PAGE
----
The yard has been tilled, the clay amended with compost and mulch. I’m eager to start a new garden at our home in Charlotte, but my first trip to the nursery left me with sticker shock. I couldn’t part with $35 for a fancy cultivar of the ubiquitous Carolina jasmine that blooms freely across the Piedmont this time of year. I left empty-handed. When I got home, I emailed a friend and asked if he could spare some swamp sunflowers from his garden.
I’d given him a clump from my first garden in Charlotte, 11 years ago, after he announced he was getting married at his farmhouse in the Uwharries that fall. I knew they’d be resplendent on the big day in early October. Indeed, they created a glorious backdrop for photos of him and his lovely bride. Despite their name, these cheerful perennials thrive in average soil and quickly reach heights of 8 to 10 feet. They’ve been so prolific, he had plenty to share with me.
In addition to the promised flat of swamp sunflowers, he arrived with an assortment of other treasures he’d inherited. Each one bore a story. The asters and mums came from an elderly neighbor in the Uwharries. A mutual friend had found the large blue iris on her property in Iredell County. The kerria was the single form favored by renowned gardener Elizabeth Lawrence.
These are classic examples of passalong plants, a term long-used but perhaps codified by Steve Bender and Felder Rushing in their book of that name. They say Southerners embrace this sort of nostalgia – these connections to a person, place, or event – so it’s not surprising we’d have a strong tradition of sharing plants. It also speaks to our agrarian heritage. When you have to grow enough food to feed your family, it’s hard to justify frittering money away on purely aesthetic additions to the garden. In rural areas without handy access to garden centers, it’s also more practical to get plants from neighbors.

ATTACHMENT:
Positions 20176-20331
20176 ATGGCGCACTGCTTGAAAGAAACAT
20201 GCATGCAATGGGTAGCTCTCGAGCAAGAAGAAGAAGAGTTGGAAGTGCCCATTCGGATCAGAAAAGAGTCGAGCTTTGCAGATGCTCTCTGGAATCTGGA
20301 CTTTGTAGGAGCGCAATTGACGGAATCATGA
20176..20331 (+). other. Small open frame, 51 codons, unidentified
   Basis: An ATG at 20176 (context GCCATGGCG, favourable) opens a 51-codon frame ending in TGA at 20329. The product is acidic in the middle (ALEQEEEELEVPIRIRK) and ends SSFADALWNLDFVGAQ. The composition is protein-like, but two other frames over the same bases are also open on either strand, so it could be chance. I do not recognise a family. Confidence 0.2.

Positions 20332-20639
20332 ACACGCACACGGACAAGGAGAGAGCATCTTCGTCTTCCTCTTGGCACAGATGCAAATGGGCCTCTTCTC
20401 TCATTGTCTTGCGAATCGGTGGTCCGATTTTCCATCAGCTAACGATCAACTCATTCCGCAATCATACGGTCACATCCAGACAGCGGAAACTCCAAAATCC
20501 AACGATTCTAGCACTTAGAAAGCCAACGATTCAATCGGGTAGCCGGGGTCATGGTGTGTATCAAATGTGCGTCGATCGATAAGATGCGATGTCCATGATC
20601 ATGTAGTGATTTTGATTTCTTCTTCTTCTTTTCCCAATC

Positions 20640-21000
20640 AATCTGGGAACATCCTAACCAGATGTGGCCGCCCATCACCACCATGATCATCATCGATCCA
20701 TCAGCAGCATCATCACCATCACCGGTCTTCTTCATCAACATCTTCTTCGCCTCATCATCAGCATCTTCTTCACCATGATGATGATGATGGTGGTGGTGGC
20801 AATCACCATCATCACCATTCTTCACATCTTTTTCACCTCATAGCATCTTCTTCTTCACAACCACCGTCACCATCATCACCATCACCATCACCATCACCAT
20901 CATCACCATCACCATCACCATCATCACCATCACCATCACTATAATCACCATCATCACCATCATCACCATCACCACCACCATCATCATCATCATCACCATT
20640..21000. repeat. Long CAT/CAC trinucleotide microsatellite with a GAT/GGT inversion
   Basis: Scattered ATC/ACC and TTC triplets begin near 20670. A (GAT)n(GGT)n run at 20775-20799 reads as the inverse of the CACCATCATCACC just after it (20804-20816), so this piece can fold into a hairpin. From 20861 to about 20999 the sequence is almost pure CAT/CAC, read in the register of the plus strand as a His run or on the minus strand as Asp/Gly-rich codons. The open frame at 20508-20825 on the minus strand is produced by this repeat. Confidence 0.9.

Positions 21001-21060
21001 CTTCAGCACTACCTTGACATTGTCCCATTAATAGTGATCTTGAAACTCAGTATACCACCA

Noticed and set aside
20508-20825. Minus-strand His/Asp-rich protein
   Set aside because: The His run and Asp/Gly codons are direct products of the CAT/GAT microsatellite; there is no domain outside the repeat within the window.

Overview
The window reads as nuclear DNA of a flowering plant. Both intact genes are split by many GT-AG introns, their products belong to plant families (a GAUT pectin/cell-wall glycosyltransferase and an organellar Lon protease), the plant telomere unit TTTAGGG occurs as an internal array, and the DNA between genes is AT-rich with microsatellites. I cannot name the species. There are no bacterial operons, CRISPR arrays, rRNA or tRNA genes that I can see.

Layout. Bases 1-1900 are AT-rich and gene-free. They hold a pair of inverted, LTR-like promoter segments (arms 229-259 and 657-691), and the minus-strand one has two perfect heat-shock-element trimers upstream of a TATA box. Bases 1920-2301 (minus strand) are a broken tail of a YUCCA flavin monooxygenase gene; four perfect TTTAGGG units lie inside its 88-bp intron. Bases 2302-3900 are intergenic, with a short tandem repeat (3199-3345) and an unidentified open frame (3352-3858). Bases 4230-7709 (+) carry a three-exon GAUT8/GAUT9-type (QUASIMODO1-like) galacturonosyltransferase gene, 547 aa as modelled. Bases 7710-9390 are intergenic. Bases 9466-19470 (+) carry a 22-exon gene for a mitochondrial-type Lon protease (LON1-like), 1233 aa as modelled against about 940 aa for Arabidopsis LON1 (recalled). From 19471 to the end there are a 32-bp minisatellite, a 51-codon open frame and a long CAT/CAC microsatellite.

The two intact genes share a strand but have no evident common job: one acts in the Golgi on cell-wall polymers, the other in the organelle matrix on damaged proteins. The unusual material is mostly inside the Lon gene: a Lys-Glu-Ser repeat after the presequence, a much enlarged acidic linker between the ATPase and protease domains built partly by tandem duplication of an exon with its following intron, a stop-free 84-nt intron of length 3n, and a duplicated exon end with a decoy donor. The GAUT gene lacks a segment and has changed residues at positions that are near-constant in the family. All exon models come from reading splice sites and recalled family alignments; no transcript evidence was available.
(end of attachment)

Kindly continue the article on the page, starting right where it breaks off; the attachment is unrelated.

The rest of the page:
Reading this book was like strolling down memory lane through Mama’s evolving gardens. I passed ginger lily, daylily and lily of the valley. Obedient plant and money plant. Iris, crocosima and gladiolus. Cleome, zinnia, and sweet autumn clematis. Strawberry begonia and elephant ears. Hens and chicks, which we called hens and biddies. Those plants are shared, in part, because they’re hardy survivors – sometimes too hardy. Bender and Rushing have a chapter titled “The Plants that Get Away” which includes such dubious gifts as mimosa, chinaberry and loosestrife. I’ve had my own travails with gooseneck loosestrife, a winsome thug unleashed by a well-intentioned friend, but I’m happy to find the natives mentioned in this chapter – ageratum, bee balm, spiderwort and sundrops – popping up at random in the garden.
Passalong Plants covers 117 species. I realize the authors had to draw the line somewhere, but it was a shame not to see Lenten rose and Jerusalem cherry among the entries. And they didn’t even address house plants! Clearly, a second volume is needed to capture the spirit of Granny Ruth’s spider plants, Lula Sanders’ cactus and Grandma Noona’s angel-wing begonias.
The authors also missed an opportunity to devote a chapter to native plants, which meet one of their criteria for being deemed a passalong – they’re often hard to find commercially. My sister has promised me a wealth of plants from her garden, including several natives. The white wood asters came from a friend who has since moved to Washington; the bottlebrush buckeye originated in Elizabeth Lawrence’s garden; the oakleaf hydrangea self-seeded near her walkway, and the sprigs of maple-leaf viburnum came from our farm in the Uwharries after they suckered too close to a woodland edge, encroaching on a path Dad keeps mowed.
In their introduction, Bender and Rushing remind readers of a Southern custom – never thank anyone for sharing a plant; otherwise, it won’t grow. I’ll try to harness my gratitude, but thanks to our long tradition of passalong plants, I’ll soon have a garden brimming with stories.